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Grand Hotel of Mackinac Island

Not many people know this, but there’s an island just off the coast of Michigan that’s got one of the richest histories in the United States. It’s called Mackinac Island, and of the 35,000 islands in the Great Lakes, it stands as one of the most interesting.

On Mackinac Island, you’d have no idea you were in the modern century (aside from someone pulling out an iPhone). Cars have been prohibited since 1898; you’ll be surrounded by bicycles and horse-drawn carriages! The island uses 500 horses for transportation needs.

The island’s history runs quite deep, too.

Indigenous to the islands were the Anishinaabe (Ojibwa) Indians. They believed Mackinac Island was the home to the “Great Spirit”, which in their language was the Gitchie Manitou.

Thus, Mackinac was a sacred place for tribes around the area. They used it as a gathering place for worship and presenting offerings for the Gitchie Manitou, as well as performing ritual burials for tribal chiefs.

It wasn’t long until Mackinac became a desirable territory for incoming foreign settlers. First came the French missionaries, who turned the island into a fur trading post. Years later, the British took over after the French and Indian War. They used the island for militaristic reasons, and built Fort Mackinac in 1780.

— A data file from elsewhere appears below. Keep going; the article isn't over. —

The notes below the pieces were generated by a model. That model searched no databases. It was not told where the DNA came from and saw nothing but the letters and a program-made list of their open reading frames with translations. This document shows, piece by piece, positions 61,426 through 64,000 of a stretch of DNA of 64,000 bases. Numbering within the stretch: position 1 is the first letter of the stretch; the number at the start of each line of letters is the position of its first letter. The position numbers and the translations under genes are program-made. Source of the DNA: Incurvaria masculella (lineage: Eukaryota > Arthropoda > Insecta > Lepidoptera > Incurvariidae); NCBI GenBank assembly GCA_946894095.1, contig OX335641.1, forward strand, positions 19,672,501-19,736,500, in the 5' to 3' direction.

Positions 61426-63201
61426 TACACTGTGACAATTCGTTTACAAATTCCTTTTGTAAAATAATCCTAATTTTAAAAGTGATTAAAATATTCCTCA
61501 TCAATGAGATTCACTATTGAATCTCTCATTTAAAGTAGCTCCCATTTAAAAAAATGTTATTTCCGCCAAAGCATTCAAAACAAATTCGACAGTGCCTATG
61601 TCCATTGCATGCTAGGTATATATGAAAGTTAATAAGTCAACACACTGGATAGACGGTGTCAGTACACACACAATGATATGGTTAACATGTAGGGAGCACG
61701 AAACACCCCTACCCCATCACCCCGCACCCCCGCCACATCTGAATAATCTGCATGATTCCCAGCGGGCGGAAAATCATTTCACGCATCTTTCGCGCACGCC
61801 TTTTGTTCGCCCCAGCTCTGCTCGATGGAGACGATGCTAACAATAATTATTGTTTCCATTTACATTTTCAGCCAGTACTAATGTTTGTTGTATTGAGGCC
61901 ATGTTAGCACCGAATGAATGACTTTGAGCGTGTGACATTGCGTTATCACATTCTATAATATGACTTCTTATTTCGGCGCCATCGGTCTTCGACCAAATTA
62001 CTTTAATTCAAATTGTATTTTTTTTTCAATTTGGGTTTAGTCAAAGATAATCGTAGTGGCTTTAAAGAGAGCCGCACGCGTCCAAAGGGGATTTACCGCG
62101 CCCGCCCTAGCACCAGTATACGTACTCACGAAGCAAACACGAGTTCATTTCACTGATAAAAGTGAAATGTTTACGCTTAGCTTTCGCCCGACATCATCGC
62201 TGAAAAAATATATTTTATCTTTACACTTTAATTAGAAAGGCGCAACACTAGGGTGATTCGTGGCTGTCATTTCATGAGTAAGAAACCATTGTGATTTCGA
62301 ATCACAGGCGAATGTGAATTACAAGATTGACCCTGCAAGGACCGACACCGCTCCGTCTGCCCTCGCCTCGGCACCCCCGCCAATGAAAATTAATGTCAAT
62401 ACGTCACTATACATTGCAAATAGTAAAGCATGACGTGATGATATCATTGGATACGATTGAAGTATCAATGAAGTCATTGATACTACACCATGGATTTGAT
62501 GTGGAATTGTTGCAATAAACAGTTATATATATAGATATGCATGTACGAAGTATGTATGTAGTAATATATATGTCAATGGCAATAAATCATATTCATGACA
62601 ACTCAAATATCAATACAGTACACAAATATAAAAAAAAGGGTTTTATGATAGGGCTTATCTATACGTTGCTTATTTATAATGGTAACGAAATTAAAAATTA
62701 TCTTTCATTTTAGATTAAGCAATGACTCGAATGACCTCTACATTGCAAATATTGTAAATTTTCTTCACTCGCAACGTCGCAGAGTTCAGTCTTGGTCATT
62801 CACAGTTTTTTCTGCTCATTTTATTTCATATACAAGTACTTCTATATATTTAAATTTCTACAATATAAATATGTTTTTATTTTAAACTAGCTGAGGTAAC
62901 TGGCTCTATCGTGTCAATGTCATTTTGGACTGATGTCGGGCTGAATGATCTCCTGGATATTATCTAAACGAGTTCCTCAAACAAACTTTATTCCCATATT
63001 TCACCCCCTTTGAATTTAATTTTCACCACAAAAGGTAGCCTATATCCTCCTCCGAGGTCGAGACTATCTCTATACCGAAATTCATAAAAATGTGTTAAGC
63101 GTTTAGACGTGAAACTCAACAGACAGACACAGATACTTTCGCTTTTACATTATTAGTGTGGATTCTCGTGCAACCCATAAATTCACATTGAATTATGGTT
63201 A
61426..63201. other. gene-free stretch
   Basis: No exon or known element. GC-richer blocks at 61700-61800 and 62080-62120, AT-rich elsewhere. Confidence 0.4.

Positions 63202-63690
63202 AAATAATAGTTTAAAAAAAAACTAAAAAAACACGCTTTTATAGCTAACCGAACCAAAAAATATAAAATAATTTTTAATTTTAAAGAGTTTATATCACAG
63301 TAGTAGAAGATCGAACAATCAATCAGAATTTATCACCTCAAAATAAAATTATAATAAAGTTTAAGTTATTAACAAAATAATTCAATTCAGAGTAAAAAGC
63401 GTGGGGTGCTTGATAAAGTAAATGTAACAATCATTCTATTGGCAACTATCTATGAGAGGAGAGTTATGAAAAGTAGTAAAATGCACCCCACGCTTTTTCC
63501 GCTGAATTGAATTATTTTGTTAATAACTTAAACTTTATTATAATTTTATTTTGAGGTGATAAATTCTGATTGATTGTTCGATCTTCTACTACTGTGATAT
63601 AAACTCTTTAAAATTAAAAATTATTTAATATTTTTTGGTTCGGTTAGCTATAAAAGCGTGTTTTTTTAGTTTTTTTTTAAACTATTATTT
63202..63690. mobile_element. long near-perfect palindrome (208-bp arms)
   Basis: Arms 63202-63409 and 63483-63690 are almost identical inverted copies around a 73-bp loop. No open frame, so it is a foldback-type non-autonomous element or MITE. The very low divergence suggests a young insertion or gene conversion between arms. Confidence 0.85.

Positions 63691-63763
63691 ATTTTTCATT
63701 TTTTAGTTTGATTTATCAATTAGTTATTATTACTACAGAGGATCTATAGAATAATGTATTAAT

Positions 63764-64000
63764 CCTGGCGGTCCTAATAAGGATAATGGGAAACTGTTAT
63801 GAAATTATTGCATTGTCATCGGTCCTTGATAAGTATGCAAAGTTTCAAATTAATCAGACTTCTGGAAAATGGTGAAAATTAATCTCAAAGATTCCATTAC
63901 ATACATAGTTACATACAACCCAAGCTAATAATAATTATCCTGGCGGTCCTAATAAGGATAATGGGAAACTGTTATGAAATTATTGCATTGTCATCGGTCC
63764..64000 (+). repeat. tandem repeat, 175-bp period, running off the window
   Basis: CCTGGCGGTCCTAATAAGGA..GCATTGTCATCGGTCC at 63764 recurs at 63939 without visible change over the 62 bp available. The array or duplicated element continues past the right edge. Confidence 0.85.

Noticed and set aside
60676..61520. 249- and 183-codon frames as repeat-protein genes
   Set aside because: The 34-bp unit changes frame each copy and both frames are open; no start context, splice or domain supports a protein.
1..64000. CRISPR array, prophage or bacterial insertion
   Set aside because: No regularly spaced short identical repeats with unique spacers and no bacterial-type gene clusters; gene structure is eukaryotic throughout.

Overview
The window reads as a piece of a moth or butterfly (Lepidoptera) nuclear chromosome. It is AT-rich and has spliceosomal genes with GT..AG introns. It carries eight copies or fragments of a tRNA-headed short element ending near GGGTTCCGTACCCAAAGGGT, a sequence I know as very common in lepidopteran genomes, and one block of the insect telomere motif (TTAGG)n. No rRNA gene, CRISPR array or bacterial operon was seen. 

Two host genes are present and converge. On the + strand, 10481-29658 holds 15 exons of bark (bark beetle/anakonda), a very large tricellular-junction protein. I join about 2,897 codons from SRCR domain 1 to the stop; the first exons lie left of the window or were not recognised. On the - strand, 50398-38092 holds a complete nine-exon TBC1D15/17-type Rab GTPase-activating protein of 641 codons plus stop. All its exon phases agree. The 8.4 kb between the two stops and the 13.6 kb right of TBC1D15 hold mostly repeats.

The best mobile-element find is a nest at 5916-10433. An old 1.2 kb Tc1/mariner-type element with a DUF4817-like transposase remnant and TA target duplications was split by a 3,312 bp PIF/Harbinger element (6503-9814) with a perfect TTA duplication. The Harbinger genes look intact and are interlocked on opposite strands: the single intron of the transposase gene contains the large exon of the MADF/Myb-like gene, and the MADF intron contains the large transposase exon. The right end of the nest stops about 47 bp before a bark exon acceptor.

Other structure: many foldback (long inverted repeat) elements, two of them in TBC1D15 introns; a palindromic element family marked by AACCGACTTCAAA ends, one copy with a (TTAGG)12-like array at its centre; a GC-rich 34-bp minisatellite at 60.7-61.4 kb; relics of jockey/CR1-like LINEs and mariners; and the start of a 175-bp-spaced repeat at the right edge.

The United States got involved in 1783, acquiring the Strait of Mackinac thru the Treaty of Paris. The British officially evacuated the Great Lakes region in 1794, but captured the fort during the War of 1812. The Treaty of Ghent forced the island back to the US, who has remained in control of the island since.

Photo of Mackinac Island, MI on a cruise from chicago

With the establishment of Mackinac for military purposes, tourism didn’t really take off until after the Civil War. Here’s a fun fact: Mackinac Island was America’s second national park (Yellowstone National Park being the first). Once the Island was established as a National Park, the Grand Hotel was built (still standing since 1887!), and wealthy Americans started developing summer homes on the island.

Now, the economy is dominated by tourism. The tiny, 4-mile island sees nearly 15,000 visitors per day during the peak seasons.

And how do those visitors stay fed? Fudge! This is a highlight of Mackinac Island, and you’d be crazy not to try some of their world-famous fudge. The island has 14 different fudge shops, some dating back to the 1880s.

Mackinac Island’s extensive history and quaint charm make for one of the most beautiful and under-the-radar tourist destinations in America.

It’s also one of our customer’s favorites for Great Lakes cruises, and part of an unforgettable 7-night journey. These cruises book fast, so if you are interested, get in touch with one of our agents today!

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